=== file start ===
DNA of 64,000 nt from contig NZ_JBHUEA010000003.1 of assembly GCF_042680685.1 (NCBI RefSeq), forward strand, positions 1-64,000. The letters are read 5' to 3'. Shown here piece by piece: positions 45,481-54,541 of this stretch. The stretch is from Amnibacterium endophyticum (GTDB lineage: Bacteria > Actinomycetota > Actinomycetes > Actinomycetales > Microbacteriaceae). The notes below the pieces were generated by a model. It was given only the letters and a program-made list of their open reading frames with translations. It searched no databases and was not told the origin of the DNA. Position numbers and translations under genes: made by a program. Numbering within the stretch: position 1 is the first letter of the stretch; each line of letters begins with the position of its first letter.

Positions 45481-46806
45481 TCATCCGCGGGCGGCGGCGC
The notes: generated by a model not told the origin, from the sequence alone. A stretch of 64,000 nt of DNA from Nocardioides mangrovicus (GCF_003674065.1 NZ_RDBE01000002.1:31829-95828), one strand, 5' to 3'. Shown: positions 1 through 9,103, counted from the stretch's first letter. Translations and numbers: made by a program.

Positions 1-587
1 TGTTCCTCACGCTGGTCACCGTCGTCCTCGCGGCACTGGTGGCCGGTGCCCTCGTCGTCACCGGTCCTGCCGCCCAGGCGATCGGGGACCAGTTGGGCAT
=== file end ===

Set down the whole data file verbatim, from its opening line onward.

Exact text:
DNA of 64,000 nt from contig NZ_JBHUEA010000003.1 of assembly GCF_042680685.1 (NCBI RefSeq), forward strand, positions 1-64,000. The letters are read 5' to 3'. Shown here piece by piece: positions 45,481-54,541 of this stretch. The stretch is from Amnibacterium endophyticum (GTDB lineage: Bacteria > Actinomycetota > Actinomycetes > Actinomycetales > Microbacteriaceae). The notes below the pieces were generated by a model. It was given only the letters and a program-made list of their open reading frames with translations. It searched no databases and was not told the origin of the DNA. Position numbers and translations under genes: made by a program. Numbering within the stretch: position 1 is the first letter of the stretch; each line of letters begins with the position of its first letter.

Positions 45481-46806
45481 TCATCCGCGGGCGGCGGCGC
The notes: generated by a model not told the origin, from the sequence alone. A stretch of 64,000 nt of DNA from Nocardioides mangrovicus (GCF_003674065.1 NZ_RDBE01000002.1:31829-95828), one strand, 5' to 3'. Shown: positions 1 through 9,103, counted from the stretch's first letter. Translations and numbers: made by a program.

Positions 1-587
1 TGTTCCTCACGCTGGTCACCGTCGTCCTCGCGGCACTGGTGGCCGGTGCCCTCGTCGTCACCGGTCCTGCCGCCCAGGCGATCGGGGACCAGTTGGGCAT